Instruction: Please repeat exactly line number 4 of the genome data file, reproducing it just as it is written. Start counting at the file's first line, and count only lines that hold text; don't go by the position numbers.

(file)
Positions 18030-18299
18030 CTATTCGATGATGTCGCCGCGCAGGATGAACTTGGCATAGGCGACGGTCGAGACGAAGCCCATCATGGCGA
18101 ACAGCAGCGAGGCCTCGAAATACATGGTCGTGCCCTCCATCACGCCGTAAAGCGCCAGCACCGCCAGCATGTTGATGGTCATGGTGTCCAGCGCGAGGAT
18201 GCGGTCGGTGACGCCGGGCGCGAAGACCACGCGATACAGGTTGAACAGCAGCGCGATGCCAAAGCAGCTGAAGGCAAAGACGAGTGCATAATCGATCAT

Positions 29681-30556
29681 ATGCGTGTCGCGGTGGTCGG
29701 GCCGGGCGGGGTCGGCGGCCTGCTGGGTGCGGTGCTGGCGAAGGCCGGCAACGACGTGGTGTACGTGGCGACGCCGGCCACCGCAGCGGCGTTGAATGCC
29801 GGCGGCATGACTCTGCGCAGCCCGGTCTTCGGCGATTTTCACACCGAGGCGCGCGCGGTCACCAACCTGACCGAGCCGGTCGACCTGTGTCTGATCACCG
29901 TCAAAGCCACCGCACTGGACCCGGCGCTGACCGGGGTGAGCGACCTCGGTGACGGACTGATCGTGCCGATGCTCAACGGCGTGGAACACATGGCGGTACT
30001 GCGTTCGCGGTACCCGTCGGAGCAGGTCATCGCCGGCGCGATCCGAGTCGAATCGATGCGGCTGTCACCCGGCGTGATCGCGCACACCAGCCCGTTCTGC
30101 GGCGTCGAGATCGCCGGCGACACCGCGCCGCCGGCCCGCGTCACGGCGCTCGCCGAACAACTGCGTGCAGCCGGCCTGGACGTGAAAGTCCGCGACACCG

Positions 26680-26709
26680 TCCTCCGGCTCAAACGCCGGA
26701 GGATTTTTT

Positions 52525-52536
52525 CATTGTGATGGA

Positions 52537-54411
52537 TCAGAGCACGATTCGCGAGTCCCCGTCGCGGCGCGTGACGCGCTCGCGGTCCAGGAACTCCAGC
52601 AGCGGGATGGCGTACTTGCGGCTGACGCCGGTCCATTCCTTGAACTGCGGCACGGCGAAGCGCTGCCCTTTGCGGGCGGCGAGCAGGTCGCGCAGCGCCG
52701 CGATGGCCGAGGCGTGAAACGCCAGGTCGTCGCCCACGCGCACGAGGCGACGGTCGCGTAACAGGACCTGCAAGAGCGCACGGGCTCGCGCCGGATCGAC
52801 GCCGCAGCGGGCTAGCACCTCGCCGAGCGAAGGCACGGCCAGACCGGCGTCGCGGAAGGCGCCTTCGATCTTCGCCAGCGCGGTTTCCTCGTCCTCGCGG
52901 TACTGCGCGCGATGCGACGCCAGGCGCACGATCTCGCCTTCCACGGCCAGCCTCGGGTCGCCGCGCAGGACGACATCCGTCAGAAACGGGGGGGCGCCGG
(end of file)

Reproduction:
18201 GCGGTCGGTGACGCCGGGCGCGAAGACCACGCGATACAGGTTGAACAGCAGCGCGATGCCAAAGCAGCTGAAGGCAAAGACGAGTGCATAATCGATCAT